The film industry is constantly in motion. While the stories that keep the Hollywood money machine churning run in cycles, technology continues to evolve with every passing decade. A new revolution is stirring as 3D releases, DSLR cameras and free Internet distribution (YouTube, etc.) bring the digital age of filmmaking to Hollywood’s front door.
One of the industry’s most renowned cinematographers, Roger Deakins, recently revealed his intention to move into digital photography. The man with nine Academy Awards nominations is making the switch. Many filmmakers already sit comfortably on the “dark side,” including the most well-known proponent of the digital format – Michael Mann.
But why would a 35-year veteran give up the authenticity of film for the sleek look of digital? The recent developments in 3D might have something to do with it. With around 25 movies releasing theatrically in 3D in 2011, the money is clearly in the digital realm (yes, the industry is currently testing out more viable techniques for shooting 3D on film, but right now, as far as 3D goes, digital rules the day). But that doesn’t mean a filmmaker has to make a total switch and give up on film entirely. Yet, we have rarely heard from famous filmmakers who tested the waters of digital cameras and come away wanting nothing to do with the format again.
It is not uncommon for certain productions to devote segments of filming to the digital format. Black Swan used the Canon 7D to shoot its subway sequences because of its many benefits to a production. The DSLR cameras that plague film schools currently are the industry’s hottest new gadget. Anybody can shoot cinema-quality imagery for less than the price of a computer. When most professional film cameras cost tens of thousands of dollars, that’s quite a bargain. Arguably more importantly, it’s much easier to fit a DSLR into a subway car than a full film camera setup.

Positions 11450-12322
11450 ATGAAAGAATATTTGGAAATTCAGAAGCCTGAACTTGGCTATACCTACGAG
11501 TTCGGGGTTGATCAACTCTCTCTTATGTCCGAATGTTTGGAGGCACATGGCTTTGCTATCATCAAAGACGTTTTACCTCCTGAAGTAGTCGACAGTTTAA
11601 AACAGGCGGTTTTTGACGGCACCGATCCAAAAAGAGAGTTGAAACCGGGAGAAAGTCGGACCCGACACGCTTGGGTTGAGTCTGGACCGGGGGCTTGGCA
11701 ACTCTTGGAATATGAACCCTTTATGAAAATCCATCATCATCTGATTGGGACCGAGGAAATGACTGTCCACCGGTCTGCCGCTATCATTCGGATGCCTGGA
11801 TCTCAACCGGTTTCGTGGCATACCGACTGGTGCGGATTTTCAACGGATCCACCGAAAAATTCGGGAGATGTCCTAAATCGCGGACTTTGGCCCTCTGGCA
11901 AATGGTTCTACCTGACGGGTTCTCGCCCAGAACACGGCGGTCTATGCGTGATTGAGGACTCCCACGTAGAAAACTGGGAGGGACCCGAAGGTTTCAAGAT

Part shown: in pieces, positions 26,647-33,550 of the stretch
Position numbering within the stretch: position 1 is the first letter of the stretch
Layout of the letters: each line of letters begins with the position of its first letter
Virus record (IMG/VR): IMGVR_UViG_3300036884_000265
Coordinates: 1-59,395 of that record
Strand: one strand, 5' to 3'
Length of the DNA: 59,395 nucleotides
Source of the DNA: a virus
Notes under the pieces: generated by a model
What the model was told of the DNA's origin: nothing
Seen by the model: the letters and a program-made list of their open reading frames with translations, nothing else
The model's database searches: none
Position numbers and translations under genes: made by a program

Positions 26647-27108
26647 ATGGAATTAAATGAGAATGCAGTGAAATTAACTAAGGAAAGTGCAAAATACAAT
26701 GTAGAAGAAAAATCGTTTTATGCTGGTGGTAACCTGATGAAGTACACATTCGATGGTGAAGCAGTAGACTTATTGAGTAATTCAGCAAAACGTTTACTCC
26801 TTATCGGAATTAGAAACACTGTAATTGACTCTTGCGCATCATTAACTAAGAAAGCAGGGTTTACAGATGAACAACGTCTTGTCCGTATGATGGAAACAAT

I’ve had an opportunity to use both film and digital equipment on film sets. The differences are staggering, but both have benefits that cannot be duplicated. Instead of listening to me explain the differences, here is one of cinema’s most talented photographers, Roger Deakins, in a discussion with /Film’s Dave Chensky last month:
This film Now, I’m shooting on a digital camera. First film I’ve shot digitally, because, frankly, it’s the first camera I’ve worked with that I’ve felt gives me something I can’t get on film. Whether I’ll shoot on film again, I don’t know. [Shooting on Digital] gives me a lot more options. It’s got more latitude, it’s got better color rendition. It’s faster. I can immediately see what I’m recording. I can time that image on set with a color-calibrated monitor. That coloring goes through the whole system, so it’s tied with the meta-data of the image. So that goes through the whole post-production chain, so it’s not a case of being in a lab and having to sit and then time a shot on a shot-by-shot because this has already got a control on it that’s set the timing for the shot, you know?